The upcoming vote on North Carolina's constitutional amendment draws attention to the ongoing debate about the position government should take on the issue of homosexual marriage. This topic of same-sex marriage is extremely controversial, and discussion on the topic is often heated. I believe that many people miss the key point of this debate.
Some who advocate the legalization of homosexual marriage argue that current laws discriminate against homosexuals. They argue that the government should take a neutral position by granting homosexual couples the same status and privilege as heterosexual couples. The proponents of this perspective attempt to frame the debate about homosexual marriage by bringing up a number of emotionally charged issues. Anyone who opposes homosexual marriage is bombarded with phrases such as intolerance, bigotry, homophobia, denying gays the ability to love each other, and being born gay.
But what is the key issue in this debate?
At the heart of the debate lies a simple question: Should the government endorse homosexual marriage? The government cannot be neutral on this issue. Currently, in most states, homosexual marriages are not legally recognized. This position is not neutral--the government clearly makes a distinction between homosexual marriage and heterosexual marriage. However, the opposite position is not neutral, either. If the government legally recognizes homosexual marriages, this is also taking a position. That is, legalizing same-sex marriage makes the statement that, in the eyes of the law, homosexual marriage is a perfectly legitimate alternative to heterosexual marriage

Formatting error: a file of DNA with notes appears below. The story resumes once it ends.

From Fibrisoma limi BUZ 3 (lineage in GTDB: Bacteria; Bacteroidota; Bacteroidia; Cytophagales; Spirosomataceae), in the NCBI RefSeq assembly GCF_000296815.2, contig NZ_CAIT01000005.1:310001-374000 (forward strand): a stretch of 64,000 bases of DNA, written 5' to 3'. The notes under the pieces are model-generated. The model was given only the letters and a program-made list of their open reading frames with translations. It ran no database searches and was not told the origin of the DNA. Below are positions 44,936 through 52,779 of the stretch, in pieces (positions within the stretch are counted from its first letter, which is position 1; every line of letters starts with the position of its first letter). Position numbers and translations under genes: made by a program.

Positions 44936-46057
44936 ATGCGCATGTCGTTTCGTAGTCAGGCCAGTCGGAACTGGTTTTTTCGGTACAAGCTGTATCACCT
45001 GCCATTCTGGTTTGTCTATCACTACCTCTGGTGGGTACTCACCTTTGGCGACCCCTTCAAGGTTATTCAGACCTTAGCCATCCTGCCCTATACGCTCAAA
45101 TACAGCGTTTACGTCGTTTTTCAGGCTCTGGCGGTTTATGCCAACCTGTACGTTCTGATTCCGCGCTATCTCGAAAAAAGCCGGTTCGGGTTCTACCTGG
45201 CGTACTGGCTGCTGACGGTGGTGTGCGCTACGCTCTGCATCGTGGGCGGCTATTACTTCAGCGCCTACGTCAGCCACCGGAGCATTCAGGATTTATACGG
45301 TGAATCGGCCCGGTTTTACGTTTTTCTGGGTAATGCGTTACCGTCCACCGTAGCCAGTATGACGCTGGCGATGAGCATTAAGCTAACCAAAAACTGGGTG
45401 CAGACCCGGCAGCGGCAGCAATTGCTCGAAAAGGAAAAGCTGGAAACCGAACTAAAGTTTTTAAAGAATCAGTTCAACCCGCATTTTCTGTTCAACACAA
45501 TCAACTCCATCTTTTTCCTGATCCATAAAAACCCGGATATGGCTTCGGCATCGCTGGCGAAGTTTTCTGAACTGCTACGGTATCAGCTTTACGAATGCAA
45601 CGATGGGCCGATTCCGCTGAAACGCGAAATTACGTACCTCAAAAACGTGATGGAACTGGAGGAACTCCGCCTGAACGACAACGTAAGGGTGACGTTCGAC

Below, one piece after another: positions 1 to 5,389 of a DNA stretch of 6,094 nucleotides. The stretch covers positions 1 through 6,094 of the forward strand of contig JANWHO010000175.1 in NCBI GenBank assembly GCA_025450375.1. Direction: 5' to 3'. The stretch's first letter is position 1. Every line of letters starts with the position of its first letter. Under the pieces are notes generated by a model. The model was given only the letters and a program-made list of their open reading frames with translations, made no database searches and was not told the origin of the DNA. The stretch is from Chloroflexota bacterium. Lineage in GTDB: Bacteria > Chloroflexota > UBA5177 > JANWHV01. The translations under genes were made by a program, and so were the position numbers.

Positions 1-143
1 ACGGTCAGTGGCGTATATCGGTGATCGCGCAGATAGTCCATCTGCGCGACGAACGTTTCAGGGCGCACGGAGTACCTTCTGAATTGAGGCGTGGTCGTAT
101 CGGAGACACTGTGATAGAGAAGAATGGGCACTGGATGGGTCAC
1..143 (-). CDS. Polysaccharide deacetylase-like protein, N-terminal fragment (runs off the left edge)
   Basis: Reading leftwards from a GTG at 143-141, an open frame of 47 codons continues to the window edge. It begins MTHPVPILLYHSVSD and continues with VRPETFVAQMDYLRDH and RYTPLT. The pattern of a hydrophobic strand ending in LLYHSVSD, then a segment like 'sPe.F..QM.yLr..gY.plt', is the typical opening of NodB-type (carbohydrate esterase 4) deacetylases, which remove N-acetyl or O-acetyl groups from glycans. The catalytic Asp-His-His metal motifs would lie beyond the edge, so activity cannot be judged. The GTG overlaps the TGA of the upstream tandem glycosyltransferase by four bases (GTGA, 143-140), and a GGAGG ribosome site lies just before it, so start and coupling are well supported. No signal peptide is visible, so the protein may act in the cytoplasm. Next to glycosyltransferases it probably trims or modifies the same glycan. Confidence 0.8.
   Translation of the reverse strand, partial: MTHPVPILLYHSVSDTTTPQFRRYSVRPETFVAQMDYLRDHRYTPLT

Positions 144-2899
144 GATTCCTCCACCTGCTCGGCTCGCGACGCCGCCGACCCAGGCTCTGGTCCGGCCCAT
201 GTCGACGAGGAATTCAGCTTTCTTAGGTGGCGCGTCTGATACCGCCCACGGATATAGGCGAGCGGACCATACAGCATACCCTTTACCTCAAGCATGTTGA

So the real issue is this: Should same-sex marriage be presented to our culture as a perfectly valid, acceptable alternative lifestyle? Or, should the government maintain its current position--that heterosexual marriage is normal and homosexual marriage is not an equally valid alternative? This is the issue--no more, no less. Before deciding whether you oppose or support the legalization of homosexual marriage, consider this issue carefully, and don't allow anyone to distract you with emotionally charged phrases.
I oppose the legalization of same-sex marriage. People who hold my position are often accused of homophobia, bigotry, and gay-bashing. But I hold this position because I care about homosexuals. Even though homosexual behavior is sinful and destructive, behavior does not define a person. We are more than our behaviors: Every person deserves to be loved and accepted, no matter what he has done. But loving and accepting someone is different from condoning his lifestyle. I cannot condone homosexual behavior, because I hate seeing the pain and destruction that it causes in the lives of those who practice it. I feel a great deal of compassion for people who practice homosexual behavior, because they are often shunned and mistreated for their behavior. I have a number of friends who are homosexuals, and I do everything I can to show them love.
~ by Student at Ohio University